“Stakeholders (or interest groups) are tangible, visible and approachable groups or institutions which have a direct influence on the functioning of an organisation.” INTERNAL STAKEHOLDERS
Philips employees work in different divisions: Healthcare, Lighting, Consumer Lifestyle and Innovation & Emerging Businesses. Within these divisions, you can have a general leadership position, occupy a functional leadership position, you can be specialist, etc. Philips says it’s giving its employees freedom to develop and improve their skills and talents, it is challenging them to grow. Its employees therefore, are given an high responsibility, but they can also contribute their new ideas. Because when you work at Philips, “you need to be willing to take ownership of your projects and feel accountable for delivering superior results.”
Philips says it’s trying to attract diverse people in a workplace environment wherein “people are valued for who they are (not what they are)”. This is necessary, because Philips also has international teams, since it has become a global leader in electronics. With this statement for its employees, Philips says it’s able to make better decisions, and it’s getting closer to its customers.
But of course, these employees have a certain influence on the customers who buy at Philips. They therefore have to behave according to certain rules (Philips ‘General Business Principles’), otherwise employees could be able to destroy the image of the company. They have to stay focused and they have to try to improve quality at all times, and, most important: they have to be and stay committed to Philips values. But this also works the other way around; when Philips shop managers do their best with helping someone who enters the store, they can recruit new customers. And not only shop managers help Philips getting better sales, also the people who develop new products or techniques improve its sales. They also participate in Philips sustainable projects, which helps keeping the image of the company high (see ‘Corporate Social Responsibility’) Shareholders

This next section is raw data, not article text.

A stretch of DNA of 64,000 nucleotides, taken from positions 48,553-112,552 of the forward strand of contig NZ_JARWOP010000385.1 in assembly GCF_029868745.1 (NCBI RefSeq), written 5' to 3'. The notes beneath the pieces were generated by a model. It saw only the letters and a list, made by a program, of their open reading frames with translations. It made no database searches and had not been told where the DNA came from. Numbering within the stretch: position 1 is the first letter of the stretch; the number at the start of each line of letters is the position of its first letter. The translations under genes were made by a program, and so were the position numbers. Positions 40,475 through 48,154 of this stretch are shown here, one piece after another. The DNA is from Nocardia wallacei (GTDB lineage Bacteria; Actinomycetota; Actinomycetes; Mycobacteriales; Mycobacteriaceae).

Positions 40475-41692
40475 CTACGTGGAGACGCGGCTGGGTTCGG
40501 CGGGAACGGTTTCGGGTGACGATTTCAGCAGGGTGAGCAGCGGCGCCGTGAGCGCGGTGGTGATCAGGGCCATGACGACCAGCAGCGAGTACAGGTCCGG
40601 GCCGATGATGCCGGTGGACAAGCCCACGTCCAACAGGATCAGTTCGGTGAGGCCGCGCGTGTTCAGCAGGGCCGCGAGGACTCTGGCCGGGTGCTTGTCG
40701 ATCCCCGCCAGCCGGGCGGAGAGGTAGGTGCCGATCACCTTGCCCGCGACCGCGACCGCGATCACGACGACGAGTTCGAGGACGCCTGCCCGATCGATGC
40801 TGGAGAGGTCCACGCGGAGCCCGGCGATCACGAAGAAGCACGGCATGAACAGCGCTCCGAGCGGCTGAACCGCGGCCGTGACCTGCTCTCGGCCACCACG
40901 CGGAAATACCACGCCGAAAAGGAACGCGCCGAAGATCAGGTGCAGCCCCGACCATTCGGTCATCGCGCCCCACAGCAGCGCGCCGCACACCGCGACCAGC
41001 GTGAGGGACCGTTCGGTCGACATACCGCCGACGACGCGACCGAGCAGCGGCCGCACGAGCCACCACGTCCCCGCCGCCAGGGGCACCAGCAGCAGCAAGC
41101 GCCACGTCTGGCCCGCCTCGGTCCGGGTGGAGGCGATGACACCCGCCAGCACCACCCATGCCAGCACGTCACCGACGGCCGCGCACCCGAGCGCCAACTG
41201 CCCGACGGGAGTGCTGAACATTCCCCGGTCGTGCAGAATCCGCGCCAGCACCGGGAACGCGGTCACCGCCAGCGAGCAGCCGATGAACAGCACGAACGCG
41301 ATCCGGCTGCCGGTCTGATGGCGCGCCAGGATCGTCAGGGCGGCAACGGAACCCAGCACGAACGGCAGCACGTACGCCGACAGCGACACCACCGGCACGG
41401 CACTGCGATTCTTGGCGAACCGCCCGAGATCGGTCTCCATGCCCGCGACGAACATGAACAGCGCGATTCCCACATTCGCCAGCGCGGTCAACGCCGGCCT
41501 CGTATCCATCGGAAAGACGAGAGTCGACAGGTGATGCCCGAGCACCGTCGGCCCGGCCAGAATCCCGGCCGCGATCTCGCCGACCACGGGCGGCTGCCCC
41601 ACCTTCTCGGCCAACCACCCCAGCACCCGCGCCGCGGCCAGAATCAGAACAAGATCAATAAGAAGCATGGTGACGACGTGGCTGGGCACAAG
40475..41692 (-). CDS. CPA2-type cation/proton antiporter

Shareholders have bought Philips’ stock, so they own a part of the company. Some people have bought common stock, some have bought preferred stock. People with common stock obtained rights to vote in Philips annual General Meeting of Shareholders (preferred stock holders cannot vote, they have priority in the payment of dividends) . Before the annual meeting, shareholders can do a proposal for putting an item on the agenda, they have to send these requests to Philips and they will accept or deny this proposal. In this meeting shareholders can ask questions and are sometimes entitled to vote. The interest common stock holders have in Philips is that they can request and vote on certain matters. The interest shareholders with preferred stock have in Philips, is the fact that they get paid first in the event of the company’s liquidation or bankruptcy, and also the assets will be divided amongst them. These shareholders also contribute something. Because, without their money, Philips isn’t able to invest in certain projects, or to develop new products and techniques. Suppliers
Suppliers who work with Philips contribute to the quick transport and flexible supply of product materials. They make it possible for Philips to run everything as efficient as they want it to be. But these suppliers not only contribute something, they also have an interest in this whole process of working together, as Philips puts it: “We are generating value through shared goals and leveraging our mutual strengths and competencies.” And: “Our partners can be meaningfully involved in our innovation and product creation process.” These strategic alliances are essential for Philips, because, through its suppliers it was able to offer some new products to its customers, like: Senseo®, PerfectDraft and ActiveCrystals (Swarovski). Competitors
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